With baseball pitchers and catchers reporting in a few days for spring training, it’s Ron’s turn. Houston Mitchell of the Los Angeles Times recently ran an on-line poll for folks to submit their lists of the all-time greatest Dodgers, whether players or otherwise, Brooklyn or Los Angeles. Herewith, Ron’s ballot as a life-long fan of Da Bums.
10) Harold Henry “Pee Wee” Reese got his nickname as a childhood marbles champion, plus being the smallest guy on the field. Playing 1940-58, except for three years of WWII service, he was the Dodgers’ captain in the 1950s and a ten-time all-star. He was also a mentor for Jackie Robinson, even though at first it seemed Robinson might replace him at shortstop. This Hall-of-Famer gets the nod over a dozen great Dodgers for tenth.
9) Walter Alston: “The Quiet Man” had only one at-bat in the majors in 1936, but became the Dodgers’ manager in 1954 and signed 23 one-year contracts with them, retiring after 1976. He skippered their first World Series title in 1955 and three others after they moved to LA. Six-time manager of the year, 2040 career wins, and the Hall of Fame.
8) Don Drysdale: A nine-time all-star pitcher and HOFer who won 209 games in 1956-1969, the 6’5” right-hander teamed with Sandy Koufax to give the Dodgers the best one-two punch in baseball in 1961-66. Due to his size and willingness to throw the brushback, his blazing side-arm delivery was intimidating. He still holds the National League record for most hit batsmen (154).
7) Clayton Kershaw: The best pitcher in baseball since 2008, the lefty has racked up numerous remarkable career and annual records. Except that he and other current pitchers typically only log six innings per start, he might challenge Sandy Koufax as the team’s best pitcher ever. (Koufax and Drysdale pitched many more innings per year.)
6) Edwin D. “Duke” Snider: Dodgers’ best hitter for most of his 1947-62 tenure. Honest New Yorkers in 1952-54 counted him their best centerfielder, ahead of new guys Mantle and Mays. The HOFer led Da Bums to six World Series. A gifted all-around athlete and later minor Hollywood actor and sportscaster, “The Silver Fox” was very popular.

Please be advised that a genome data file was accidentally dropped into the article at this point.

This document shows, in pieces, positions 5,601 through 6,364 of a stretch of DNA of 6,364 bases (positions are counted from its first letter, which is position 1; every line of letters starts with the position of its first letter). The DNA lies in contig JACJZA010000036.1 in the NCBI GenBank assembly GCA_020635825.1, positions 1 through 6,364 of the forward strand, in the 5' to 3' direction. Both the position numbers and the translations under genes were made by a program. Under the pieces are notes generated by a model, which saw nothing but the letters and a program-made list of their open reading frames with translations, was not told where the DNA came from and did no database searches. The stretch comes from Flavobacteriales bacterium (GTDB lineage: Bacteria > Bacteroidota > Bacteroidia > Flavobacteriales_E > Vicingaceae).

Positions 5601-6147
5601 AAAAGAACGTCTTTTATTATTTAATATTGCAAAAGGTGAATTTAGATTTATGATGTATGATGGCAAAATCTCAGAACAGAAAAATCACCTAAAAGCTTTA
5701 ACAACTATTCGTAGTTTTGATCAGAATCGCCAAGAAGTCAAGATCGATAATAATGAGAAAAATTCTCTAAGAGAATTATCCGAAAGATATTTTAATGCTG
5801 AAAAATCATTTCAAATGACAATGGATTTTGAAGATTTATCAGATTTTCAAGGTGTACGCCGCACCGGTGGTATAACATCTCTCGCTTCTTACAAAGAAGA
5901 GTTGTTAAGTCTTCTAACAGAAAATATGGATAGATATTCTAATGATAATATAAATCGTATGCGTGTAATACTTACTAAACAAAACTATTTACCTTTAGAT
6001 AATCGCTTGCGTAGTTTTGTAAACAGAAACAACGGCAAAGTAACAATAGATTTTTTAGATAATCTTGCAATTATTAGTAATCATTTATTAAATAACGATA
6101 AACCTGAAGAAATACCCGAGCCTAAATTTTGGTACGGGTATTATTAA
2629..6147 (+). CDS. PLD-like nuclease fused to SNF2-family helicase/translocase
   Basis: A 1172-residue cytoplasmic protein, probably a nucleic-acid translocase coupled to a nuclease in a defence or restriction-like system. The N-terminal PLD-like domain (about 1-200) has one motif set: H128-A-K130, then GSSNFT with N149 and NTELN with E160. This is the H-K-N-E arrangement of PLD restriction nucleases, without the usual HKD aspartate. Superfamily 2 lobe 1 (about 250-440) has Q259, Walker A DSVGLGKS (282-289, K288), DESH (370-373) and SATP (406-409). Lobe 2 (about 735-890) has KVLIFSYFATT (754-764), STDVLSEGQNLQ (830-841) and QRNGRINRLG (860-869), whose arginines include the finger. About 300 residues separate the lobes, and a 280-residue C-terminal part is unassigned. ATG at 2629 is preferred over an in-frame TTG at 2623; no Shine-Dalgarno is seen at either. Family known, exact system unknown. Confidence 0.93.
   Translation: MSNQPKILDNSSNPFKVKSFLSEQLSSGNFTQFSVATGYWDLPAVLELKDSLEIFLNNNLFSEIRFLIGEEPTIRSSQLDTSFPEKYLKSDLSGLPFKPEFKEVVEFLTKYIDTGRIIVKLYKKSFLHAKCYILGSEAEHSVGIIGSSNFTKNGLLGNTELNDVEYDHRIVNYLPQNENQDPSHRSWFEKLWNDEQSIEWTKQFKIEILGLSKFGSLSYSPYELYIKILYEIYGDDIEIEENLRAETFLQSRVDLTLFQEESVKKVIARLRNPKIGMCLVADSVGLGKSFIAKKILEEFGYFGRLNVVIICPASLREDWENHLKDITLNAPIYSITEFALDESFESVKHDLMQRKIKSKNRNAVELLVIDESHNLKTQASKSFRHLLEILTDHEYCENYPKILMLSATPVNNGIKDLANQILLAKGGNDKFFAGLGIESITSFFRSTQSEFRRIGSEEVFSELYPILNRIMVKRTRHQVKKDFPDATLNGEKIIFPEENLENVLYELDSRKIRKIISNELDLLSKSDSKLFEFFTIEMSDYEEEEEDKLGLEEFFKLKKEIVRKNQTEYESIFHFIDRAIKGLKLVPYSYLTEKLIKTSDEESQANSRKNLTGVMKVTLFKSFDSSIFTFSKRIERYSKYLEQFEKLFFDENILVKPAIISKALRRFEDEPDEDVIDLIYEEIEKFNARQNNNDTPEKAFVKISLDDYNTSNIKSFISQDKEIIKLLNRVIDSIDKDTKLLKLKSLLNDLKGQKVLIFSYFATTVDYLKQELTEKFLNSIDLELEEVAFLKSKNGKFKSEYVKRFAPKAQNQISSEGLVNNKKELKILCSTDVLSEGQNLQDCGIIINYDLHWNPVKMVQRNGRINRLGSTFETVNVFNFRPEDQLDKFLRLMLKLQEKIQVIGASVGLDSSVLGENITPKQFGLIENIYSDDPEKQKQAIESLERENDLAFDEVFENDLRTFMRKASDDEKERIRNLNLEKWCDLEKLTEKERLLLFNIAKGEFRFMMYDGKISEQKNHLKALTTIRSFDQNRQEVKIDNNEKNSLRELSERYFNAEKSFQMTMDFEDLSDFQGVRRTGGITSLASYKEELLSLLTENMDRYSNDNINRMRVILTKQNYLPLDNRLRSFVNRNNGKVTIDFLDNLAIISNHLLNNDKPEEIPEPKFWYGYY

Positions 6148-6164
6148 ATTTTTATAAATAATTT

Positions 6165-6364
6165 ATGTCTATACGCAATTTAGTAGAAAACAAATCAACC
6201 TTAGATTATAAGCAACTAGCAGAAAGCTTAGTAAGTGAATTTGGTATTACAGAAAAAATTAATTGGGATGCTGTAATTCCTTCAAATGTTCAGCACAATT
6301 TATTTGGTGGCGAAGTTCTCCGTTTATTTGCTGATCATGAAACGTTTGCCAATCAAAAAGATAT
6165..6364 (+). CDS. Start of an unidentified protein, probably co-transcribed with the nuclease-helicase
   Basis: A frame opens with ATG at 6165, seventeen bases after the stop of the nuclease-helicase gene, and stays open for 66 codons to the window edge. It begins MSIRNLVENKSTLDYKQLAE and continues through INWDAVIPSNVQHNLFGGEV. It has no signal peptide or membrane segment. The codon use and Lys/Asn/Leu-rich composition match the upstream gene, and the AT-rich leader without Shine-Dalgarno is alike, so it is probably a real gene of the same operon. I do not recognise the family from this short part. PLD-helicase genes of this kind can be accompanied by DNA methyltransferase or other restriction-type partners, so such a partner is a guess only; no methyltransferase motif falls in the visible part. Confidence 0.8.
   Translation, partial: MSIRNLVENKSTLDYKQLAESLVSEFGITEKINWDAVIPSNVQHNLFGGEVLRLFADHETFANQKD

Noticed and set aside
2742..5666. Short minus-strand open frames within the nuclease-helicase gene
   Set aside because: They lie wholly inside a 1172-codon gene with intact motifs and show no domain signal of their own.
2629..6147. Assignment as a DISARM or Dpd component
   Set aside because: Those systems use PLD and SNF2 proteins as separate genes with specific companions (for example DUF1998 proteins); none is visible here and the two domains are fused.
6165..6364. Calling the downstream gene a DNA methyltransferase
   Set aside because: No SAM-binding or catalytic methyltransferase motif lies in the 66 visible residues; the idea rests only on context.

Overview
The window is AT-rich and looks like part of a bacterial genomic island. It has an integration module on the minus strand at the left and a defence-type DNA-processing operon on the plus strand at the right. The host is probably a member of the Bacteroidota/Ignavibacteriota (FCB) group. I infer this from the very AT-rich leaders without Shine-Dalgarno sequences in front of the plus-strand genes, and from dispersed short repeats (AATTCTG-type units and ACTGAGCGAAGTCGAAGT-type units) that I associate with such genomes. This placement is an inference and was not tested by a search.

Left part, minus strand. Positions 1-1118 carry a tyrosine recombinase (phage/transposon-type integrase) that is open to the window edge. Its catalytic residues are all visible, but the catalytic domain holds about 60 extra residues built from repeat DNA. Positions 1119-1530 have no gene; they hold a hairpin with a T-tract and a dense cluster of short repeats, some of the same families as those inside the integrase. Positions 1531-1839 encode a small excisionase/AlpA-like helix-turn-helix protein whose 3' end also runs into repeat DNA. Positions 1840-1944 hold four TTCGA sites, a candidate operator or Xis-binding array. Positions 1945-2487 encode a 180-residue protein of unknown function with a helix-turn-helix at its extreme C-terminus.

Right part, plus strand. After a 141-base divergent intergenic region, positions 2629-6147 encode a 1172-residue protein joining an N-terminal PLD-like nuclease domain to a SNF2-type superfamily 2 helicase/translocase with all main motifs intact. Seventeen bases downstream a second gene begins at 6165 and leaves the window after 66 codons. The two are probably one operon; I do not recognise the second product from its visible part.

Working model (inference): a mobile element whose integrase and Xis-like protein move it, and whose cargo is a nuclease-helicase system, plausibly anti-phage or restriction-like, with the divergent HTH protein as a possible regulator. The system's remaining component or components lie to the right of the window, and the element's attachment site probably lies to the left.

5) Roy Campanella: In 1946, “Campy” broke the color barrier in the minor leagues as a player and then as a manager. Cheerful and popular, he played in every major league all-star game in 1949-56. He won the NL Most Valuable Player award in 1951, 1953 and 1955. The HOFer’s career was ended by a paralyzing 1958 auto accident, so he never got to play in LA.
4) Branch Rickey: A lawyer, his playing career was interrupted in 1908-09 by tuberculosis; he managed in 1913-15 and 1919-25; and then became baseball’s greatest executive. In 1919-42, he built the modern farm system for the Cardinals and pioneered many other innovations. He was Dodger General Manager in 1943-50, breaking the color barrier by signing Jackie Robinson; also the first Hispanic superstar, Roberto Clemente.
3) Vin Scully: The greatest baseball broadcaster ever, calling Dodger games from 1950 to 2016! I wrote extensively about him in another column, noting he also excelled at other sportscasting and had the most pleasant, personable and best-informed delivery.
2) Jackie Robinson: Everyone knows this four-sport star athlete as the player who broke the major league color barrier in 1947 and for the toll that experience exacted on him. He was also a truly great player: In 1949-53, he tied the legendary Stan Musial as the best player in the game. (Ted Williams missed two of those years for military service.) Like Rickey and the others on this list, a real man.
1) Sandy Koufax: Arguably the greatest pitcher ever during 1961-66, when starters were expected to finish the game. Sports Illustrated’s favorite athlete of the 20th century, he left it all out there on the mound and had to retire at 30 having thrown his arm away for the team.
When Mitchell compiles the results of 8,323 ballots, we’ll report them.